Starting to get the images processed.
After the overnight drive, and a kip in the car we arrived at a Black Grouse lek in Perthshire. We were last here in 1994 and found the birds around 1/2 mile south of the published location. Had a hard time getting our bearings because the area had changed a bit. The original spot seemed to be very overgrown and much harder to see from the car-it did not look suitable at all so we headed off to the proper location. This did not look good at all, but luckily a local drove past and told us the lek had moved a bit further north, but the fields were waterlogged. Stayed for a bit but it did not look likely that birds would show in the rain so we headed off-a flyby juvenile Goshawk was a nice surprise.
Our next location near Blairgowrie was for orchids. Bill Last had given me a few guides and we were hoping to see Coral Root and Lesser Twayblade here. However the site was badly overgrown with dense sedge and rush dominating the spot shown on his map. Some other areas looked better but a search did not come up with anything.
Keltney Burn was our next destination. it turned out to be a great location for plants, with large numbers of orchids present. We found about half a dozen Small White Orchids, a few Heath Fragrant, as well as Butterfly, Northern Marsh, Heath Spotted and Common Spotted. The burn itself was a raging torrent after the recent rain. I did search a large area for other plants on Bill's maps but could not reach some of them. Spooked a couple of Roe Deer while negotiating a marshy section.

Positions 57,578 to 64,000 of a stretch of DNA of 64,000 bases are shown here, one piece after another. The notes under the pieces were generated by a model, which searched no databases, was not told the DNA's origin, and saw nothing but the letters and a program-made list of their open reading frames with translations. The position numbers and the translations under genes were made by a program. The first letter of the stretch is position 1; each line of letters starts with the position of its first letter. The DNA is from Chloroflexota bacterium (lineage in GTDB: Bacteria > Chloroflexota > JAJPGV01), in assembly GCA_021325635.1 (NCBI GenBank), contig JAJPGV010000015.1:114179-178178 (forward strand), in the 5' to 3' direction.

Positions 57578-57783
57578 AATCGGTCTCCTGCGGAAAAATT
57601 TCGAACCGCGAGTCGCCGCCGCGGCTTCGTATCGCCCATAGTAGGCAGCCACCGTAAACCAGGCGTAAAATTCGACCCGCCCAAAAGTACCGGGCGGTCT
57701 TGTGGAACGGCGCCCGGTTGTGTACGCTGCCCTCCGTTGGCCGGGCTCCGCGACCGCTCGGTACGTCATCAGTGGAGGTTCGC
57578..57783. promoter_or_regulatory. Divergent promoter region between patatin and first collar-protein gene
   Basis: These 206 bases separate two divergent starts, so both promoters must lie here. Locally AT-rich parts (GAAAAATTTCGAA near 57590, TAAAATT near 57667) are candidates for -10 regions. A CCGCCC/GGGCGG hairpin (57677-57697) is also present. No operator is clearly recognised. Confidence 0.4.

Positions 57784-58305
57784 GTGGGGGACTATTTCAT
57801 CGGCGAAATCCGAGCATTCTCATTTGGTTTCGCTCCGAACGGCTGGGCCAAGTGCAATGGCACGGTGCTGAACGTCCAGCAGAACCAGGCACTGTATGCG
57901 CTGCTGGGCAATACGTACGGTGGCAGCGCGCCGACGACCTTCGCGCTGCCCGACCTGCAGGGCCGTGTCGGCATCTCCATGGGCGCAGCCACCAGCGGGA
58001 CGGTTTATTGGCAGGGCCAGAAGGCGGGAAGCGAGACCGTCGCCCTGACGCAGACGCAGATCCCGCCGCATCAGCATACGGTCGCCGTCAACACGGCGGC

Arrived at Loch Garten around noon. the weather had dried up but there were few sunny spells. The big roadside pool now has a board walk-been a while since we had stopped here. Met up with a dragonfly enthusiast and after some time two Northern Damselflies appeared but nothing else was seen. Popped into the centre and after watching a feeding Common Lizard ticked off the Ospreys then went to the little pool outside. Lots of Large Red Damsels and what appeared to be a Keeled Skimmer-well out of range if it was but I cannot think what else it could be.
The two pools up the road held more enthusiasts watching an emerging White Faced Darter. Several males were also patrolling the pool.
Tulloch Moor held several pairs of Whinchat, but the walk down to Loch Mallachie did not produce any dragonflies-Northern Emerald was possible. We encountered one Crested Tit in the woods, lots of Tree Pipit, Coal Tit and Siskin of course, as well as two parties of Crossbills. The first lot sounded much like the Commons I hear down here, while the second were rather deeper and sounded like Scottish.
After checking in at the hotel and eating we called in at Loch Ruthven where several family parties of both Little and Slavonian Grebes were seen. As usual, a Wheatear was seen around the car park. An interesting raptor flew over-I first thought it was a Hen Harrier but as it got closer it was clearly a more robust bird, and we actually speculated on the possibility of Black Kite though the lighting was pretty bad and I could not get details apart from a shallow forked tail. Moulting Buzzard or Marsh Harrier would be more likely.